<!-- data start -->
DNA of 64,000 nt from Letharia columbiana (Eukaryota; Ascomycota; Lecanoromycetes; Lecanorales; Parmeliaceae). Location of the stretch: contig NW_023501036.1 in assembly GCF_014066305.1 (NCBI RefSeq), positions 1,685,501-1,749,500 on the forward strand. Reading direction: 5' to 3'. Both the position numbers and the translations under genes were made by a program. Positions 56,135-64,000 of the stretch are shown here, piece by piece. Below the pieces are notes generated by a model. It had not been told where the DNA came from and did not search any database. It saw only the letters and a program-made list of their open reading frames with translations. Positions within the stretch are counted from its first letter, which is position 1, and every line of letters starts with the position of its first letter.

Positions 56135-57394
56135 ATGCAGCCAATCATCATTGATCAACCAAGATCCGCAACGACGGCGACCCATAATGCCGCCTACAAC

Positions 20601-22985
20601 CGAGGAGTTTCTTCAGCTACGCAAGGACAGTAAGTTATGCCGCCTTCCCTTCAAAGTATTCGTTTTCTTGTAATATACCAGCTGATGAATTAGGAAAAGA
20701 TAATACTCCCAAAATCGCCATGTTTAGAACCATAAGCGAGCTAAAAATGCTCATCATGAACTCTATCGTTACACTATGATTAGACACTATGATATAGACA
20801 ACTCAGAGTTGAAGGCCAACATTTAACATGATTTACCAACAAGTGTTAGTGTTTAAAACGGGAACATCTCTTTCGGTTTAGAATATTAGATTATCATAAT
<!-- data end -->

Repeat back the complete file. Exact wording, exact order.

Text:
DNA of 64,000 nt from Letharia columbiana (Eukaryota; Ascomycota; Lecanoromycetes; Lecanorales; Parmeliaceae). Location of the stretch: contig NW_023501036.1 in assembly GCF_014066305.1 (NCBI RefSeq), positions 1,685,501-1,749,500 on the forward strand. Reading direction: 5' to 3'. Both the position numbers and the translations under genes were made by a program. Positions 56,135-64,000 of the stretch are shown here, piece by piece. Below the pieces are notes generated by a model. It had not been told where the DNA came from and did not search any database. It saw only the letters and a program-made list of their open reading frames with translations. Positions within the stretch are counted from its first letter, which is position 1, and every line of letters starts with the position of its first letter.

Positions 56135-57394
56135 ATGCAGCCAATCATCATTGATCAACCAAGATCCGCAACGACGGCGACCCATAATGCCGCCTACAAC

Positions 20601-22985
20601 CGAGGAGTTTCTTCAGCTACGCAAGGACAGTAAGTTATGCCGCCTTCCCTTCAAAGTATTCGTTTTCTTGTAATATACCAGCTGATGAATTAGGAAAAGA
20701 TAATACTCCCAAAATCGCCATGTTTAGAACCATAAGCGAGCTAAAAATGCTCATCATGAACTCTATCGTTACACTATGATTAGACACTATGATATAGACA
20801 ACTCAGAGTTGAAGGCCAACATTTAACATGATTTACCAACAAGTGTTAGTGTTTAAAACGGGAACATCTCTTTCGGTTTAGAATATTAGATTATCATAAT